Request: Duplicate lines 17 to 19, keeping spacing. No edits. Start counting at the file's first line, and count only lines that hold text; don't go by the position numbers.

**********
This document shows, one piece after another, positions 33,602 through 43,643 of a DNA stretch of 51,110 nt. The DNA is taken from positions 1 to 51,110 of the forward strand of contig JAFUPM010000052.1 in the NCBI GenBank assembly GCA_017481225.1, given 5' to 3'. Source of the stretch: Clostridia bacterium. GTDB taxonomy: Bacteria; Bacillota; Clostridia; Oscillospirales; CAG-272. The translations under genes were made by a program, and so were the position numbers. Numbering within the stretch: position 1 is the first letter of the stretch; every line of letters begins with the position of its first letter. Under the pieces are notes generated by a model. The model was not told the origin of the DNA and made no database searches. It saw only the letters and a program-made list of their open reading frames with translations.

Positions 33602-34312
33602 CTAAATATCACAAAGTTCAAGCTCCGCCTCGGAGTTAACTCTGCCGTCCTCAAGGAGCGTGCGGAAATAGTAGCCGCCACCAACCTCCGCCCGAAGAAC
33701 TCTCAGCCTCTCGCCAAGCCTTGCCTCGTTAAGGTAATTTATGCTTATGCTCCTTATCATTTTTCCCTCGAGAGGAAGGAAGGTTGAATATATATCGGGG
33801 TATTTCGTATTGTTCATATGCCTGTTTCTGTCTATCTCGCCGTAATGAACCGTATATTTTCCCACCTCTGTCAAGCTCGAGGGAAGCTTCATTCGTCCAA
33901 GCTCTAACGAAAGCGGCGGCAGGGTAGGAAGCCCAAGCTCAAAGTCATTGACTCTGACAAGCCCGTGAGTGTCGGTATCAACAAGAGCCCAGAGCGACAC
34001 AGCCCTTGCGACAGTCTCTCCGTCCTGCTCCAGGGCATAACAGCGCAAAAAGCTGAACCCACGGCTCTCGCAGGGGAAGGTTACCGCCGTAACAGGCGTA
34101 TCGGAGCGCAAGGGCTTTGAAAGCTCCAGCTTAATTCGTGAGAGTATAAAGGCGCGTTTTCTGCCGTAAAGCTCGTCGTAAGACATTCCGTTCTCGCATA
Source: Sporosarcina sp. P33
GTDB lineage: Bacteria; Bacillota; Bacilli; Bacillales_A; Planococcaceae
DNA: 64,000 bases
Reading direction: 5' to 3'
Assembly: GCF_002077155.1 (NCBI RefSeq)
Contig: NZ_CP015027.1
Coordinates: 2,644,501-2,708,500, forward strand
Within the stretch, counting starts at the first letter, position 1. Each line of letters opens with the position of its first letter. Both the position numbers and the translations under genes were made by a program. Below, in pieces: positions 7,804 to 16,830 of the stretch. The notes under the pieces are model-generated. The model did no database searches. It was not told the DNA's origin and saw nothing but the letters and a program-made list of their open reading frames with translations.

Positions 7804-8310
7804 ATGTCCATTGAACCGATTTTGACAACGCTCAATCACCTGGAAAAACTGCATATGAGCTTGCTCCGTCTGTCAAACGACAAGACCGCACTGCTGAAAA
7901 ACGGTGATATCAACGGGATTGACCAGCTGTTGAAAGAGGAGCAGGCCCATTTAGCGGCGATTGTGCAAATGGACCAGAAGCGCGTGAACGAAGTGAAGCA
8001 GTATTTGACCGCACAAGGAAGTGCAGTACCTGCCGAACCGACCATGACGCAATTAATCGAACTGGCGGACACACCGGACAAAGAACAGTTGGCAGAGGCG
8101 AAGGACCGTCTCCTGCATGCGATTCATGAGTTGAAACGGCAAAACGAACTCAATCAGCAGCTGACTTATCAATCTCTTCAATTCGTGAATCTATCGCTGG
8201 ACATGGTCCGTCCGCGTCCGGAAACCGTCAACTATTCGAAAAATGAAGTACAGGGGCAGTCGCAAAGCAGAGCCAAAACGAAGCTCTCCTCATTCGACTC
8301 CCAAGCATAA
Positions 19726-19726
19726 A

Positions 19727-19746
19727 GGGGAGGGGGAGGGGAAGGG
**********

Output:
Positions 7804-8310
7804 ATGTCCATTGAACCGATTTTGACAACGCTCAATCACCTGGAAAAACTGCATATGAGCTTGCTCCGTCTGTCAAACGACAAGACCGCACTGCTGAAAA
7901 ACGGTGATATCAACGGGATTGACCAGCTGTTGAAAGAGGAGCAGGCCCATTTAGCGGCGATTGTGCAAATGGACCAGAAGCGCGTGAACGAAGTGAAGCA